Br. Jerrold Thompson of the Priory of the Incarnation in Omaha sent the following comments after watching the our You Tube video A Brief Introduction to the Meaning of Katherine Tanner for  the Local Congregation.

We are most grateful of them and pleased that he agreed to share them with you.    Michael

I just watched your talk on Tanner and find it thought-provoking on two - well, really, three - levels. I have two degrees in English literature and language and have always been fascinated with language. So the discussion around first-level and second-level God talk is especially engaging. I've often thought, although in other terms, that parish priests live in that odd and (hopefully in our best moments) creative place of combining the two. I also think that many of the problems in American Christianity arise from a lack of respect for the two levels and combining them in a creative way. Your observation about average Christian people being engaged with sound theology not so long ago is spot on and is a very real loss to the quality of theological talk. 
I was also taken by your brief story about the monk who runs from the room during the talk about the transcendence of God. Both the immanence and the transcendence have to be held in a creative tension. It's one of the great gifts of the Christian faith from my perspective, although it's very much found in Judaism as well. Again, we get into trouble when we leave one to the side, or when we are not explicit about our emphasis of one over the other in a given context. This discussion also relates back to language, and language's ability to point us in the direction of God, even reveal God, and yet never capture the entirety of God. Which also relates deeply to the subject of prayer. Interesting how prayer and language are so deeply connected. 
And finally, your unanswered question at the end. How is Tanner specifically an Anglican theologian?  You know her way better than I. I'll be interested to hear what you think!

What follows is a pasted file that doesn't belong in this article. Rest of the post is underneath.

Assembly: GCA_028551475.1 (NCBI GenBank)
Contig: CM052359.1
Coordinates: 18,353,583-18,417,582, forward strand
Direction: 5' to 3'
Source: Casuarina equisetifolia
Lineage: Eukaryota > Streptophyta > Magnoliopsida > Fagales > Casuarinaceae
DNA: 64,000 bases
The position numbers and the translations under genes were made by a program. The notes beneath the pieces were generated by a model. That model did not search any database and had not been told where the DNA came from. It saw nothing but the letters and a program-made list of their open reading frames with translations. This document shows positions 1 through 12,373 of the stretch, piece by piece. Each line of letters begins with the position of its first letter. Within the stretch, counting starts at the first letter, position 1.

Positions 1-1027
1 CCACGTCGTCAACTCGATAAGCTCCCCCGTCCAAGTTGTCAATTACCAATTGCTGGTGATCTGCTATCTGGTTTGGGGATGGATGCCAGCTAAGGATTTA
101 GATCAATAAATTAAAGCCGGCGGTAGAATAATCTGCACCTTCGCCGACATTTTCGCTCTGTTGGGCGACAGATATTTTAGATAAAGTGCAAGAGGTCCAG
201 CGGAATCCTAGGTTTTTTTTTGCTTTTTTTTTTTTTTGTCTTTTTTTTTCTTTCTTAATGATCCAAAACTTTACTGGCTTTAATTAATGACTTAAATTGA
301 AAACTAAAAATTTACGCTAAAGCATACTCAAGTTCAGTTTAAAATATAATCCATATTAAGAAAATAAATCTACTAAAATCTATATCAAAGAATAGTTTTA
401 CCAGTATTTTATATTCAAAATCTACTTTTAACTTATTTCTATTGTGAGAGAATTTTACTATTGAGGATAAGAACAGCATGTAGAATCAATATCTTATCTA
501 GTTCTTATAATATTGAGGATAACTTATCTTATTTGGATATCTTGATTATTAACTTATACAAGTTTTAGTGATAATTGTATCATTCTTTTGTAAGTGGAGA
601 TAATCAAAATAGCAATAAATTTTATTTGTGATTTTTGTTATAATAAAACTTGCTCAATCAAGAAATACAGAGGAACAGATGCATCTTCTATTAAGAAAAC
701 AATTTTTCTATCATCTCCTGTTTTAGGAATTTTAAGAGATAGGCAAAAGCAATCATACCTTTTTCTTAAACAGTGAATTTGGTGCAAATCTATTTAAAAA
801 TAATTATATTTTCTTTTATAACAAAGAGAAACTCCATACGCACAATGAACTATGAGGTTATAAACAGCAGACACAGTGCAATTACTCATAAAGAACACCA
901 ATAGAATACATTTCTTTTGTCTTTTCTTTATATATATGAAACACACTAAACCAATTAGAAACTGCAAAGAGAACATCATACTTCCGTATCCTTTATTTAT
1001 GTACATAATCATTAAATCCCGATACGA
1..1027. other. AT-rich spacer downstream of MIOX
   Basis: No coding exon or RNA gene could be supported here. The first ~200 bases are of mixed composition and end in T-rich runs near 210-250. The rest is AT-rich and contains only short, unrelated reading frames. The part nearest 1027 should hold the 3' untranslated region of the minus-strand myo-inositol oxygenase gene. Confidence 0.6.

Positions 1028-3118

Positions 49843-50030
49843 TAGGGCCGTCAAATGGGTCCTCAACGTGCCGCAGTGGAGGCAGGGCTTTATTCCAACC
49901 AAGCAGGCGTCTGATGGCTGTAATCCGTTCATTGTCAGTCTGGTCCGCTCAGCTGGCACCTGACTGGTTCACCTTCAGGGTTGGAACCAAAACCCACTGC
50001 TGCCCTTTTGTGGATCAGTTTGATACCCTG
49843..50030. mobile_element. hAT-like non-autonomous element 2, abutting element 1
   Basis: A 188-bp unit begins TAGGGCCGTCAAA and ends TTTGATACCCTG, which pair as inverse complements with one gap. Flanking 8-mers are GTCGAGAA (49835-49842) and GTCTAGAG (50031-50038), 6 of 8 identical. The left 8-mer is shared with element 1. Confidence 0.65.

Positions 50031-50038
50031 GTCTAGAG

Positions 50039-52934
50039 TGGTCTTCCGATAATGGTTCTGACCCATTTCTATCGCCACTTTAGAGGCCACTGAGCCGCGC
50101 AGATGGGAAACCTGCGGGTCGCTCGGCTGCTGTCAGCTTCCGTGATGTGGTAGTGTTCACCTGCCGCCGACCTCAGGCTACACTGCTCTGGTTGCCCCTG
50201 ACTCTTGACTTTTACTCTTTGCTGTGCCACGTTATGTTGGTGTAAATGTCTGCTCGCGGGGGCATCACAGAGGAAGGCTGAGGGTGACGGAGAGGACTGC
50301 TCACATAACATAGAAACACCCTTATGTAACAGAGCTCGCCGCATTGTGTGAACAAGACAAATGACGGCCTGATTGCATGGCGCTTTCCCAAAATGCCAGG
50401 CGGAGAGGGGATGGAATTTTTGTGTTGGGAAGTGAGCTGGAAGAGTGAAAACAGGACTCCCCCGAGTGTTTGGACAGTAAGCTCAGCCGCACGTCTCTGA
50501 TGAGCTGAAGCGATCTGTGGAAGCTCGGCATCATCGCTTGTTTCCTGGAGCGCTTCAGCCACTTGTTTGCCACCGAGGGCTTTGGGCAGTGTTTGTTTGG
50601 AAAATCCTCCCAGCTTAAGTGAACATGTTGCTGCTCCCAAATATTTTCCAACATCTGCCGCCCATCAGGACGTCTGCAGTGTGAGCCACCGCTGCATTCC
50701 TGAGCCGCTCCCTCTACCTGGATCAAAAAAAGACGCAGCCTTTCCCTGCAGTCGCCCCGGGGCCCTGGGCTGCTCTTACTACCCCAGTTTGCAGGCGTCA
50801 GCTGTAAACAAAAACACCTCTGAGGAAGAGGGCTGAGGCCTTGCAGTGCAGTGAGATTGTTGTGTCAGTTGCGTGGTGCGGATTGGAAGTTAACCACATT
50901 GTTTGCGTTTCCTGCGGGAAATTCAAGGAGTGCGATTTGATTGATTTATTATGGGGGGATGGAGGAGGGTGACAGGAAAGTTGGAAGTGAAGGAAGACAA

Watch on You Tube and add comments or questions.  

 

This is the new poetry referred to in First Thursday October and it would have fit nicely in the chapter Fragments of a Natural Narrative.  I rather thought with the publication of On Giving My Word I would be cured to writing poetry.  Alas it keeps coming.  The first is out of my childhood memories and the latter is from my interest in English Romanticism which I think is undervalued as a source for understanding Christianity.

 

Fireflies and Skippers

 

As children, my brother and I

were given rock collections and chemistry sets

before we were given Bibles.

With them we quietly competed with each other,                                                                                 

and together we marveled at summer’s fireflies in the empty lot,

at skippers who walked on the pellucid water of a Vermont brook,

and pondered if one might turn milkweed sap into rubber

and spin cottonwood down into silk.

When we did receive our Bibles, we read them

as part of the same continuing story that we had begun,

with little sense of discontinuity between the sources

and have kept them in our own way well into our old age

continuing to serve that little church that gave them. 

 

 

When Poets

 

When the poet Wordsworth

               declared that nature was the anchor of his soul,

he was quickly charged with blasphemy,

not so much against an Almighty God,